America’s Cup: On the Learning Curve
Published on July 30th, 2013
By Michelle Slade, Sailing World
When Chris Draper tells you his team’s working very hard, you’d better believe it. After waiting a week for the opportunity to chat to the amiable Brit and only then squeezed in between late-in-the-day meetings, Draper’s excuse was hard to challenge, “I’m really sorry but I am just so busy …”
But, the long hours of training often done after racing is paying off. The team’s seen some 20% increase in boatspeed over the past 10 days and enjoyed a vastly improved race against ETNZ on Sunday with a final delta of just over 3 minutes. Sounds like a big gap, and it is a big gap, but as any of the four AC72 skippers will attest to, these boats are not easy to learn. Here, the helmsman of challenger Luna Rossa shares his experiences and expectations.
While you had an almost even start on Sunday, you haven’t been as aggressive in the pre-start as may be expected.
CD: Yeah, their (ETNZ) maneuvering and boathandling, their boat speed and acceleration is so much better than ours. I’ll be the first to put my hand up and say I haven’t done a great job there, but it’s not easy when the other boat accelerates a lot quicker than you and its top speed is a lot higher. It’s something we’re working on, and we probably should be a bit more aggressive than passive. From the on-looker’s point of view it may look like the pre-starts need work, but the reality is we’re finishing 3-5 minutes behind them so whatever we do on the start line it, it doesn’t mean much.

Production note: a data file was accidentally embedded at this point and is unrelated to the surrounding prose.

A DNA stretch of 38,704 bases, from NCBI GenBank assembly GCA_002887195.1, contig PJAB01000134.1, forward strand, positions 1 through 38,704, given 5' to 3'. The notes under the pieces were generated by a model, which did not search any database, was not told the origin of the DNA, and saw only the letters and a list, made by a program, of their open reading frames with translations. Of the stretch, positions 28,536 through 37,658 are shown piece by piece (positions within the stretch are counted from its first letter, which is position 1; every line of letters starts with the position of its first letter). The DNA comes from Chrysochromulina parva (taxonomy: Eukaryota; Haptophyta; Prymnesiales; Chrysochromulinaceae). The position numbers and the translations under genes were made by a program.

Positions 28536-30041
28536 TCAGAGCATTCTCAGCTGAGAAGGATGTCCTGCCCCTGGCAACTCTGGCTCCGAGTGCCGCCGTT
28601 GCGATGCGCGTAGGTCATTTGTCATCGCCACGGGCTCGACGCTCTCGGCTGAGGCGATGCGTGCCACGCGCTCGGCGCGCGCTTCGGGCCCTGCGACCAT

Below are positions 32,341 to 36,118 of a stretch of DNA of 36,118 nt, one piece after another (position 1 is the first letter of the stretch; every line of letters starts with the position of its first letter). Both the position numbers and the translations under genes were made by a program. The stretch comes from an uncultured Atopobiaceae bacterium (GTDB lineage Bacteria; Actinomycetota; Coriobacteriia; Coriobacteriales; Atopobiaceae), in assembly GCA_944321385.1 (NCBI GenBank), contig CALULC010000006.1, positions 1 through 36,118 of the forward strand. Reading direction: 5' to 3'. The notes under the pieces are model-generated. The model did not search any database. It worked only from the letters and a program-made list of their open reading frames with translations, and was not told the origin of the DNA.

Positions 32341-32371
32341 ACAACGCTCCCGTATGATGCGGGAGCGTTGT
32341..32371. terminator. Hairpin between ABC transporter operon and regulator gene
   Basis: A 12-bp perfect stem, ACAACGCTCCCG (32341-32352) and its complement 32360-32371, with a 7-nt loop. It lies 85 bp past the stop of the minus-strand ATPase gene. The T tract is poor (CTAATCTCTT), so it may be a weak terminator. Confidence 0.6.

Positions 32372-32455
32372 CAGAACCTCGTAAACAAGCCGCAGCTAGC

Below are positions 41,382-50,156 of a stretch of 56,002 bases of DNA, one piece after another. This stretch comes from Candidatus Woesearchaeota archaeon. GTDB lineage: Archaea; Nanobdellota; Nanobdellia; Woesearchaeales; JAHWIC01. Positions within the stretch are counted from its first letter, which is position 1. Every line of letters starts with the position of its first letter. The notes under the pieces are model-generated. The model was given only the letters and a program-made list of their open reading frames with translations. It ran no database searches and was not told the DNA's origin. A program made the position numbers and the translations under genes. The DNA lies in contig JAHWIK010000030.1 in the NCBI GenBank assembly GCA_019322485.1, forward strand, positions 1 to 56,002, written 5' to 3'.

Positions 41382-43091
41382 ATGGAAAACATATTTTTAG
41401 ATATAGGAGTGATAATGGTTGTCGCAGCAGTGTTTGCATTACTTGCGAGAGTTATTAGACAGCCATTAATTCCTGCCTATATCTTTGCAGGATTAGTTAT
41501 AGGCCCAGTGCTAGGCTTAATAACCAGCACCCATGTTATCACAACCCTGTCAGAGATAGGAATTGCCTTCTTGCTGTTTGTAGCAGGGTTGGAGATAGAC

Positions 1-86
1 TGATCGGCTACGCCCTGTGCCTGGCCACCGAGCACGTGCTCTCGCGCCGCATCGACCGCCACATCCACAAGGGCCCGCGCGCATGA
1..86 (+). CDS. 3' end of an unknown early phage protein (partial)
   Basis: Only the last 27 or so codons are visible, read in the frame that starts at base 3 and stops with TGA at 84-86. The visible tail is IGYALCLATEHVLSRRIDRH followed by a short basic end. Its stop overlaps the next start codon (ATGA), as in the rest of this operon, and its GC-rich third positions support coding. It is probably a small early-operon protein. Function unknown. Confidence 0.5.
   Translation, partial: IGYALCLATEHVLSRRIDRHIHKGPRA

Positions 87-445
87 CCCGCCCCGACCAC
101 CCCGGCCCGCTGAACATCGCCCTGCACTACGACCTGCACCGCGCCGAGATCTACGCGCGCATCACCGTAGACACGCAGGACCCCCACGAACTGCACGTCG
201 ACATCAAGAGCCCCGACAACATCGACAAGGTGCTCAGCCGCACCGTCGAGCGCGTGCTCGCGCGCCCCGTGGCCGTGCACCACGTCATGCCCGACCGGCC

What are your problem areas and what are you doing to improve?
CD: Our major losses are turning corners and upwind. Those are the areas we are working on every time we’re on the water. Looking at the performance numbers, our performance was a lot better in the race on Sunday and downwind was a lot closer to them. Our jibing is much better, but we are lacking quite a lot on the reaches. We definitely want to be faster, but our boatspeed is getting better.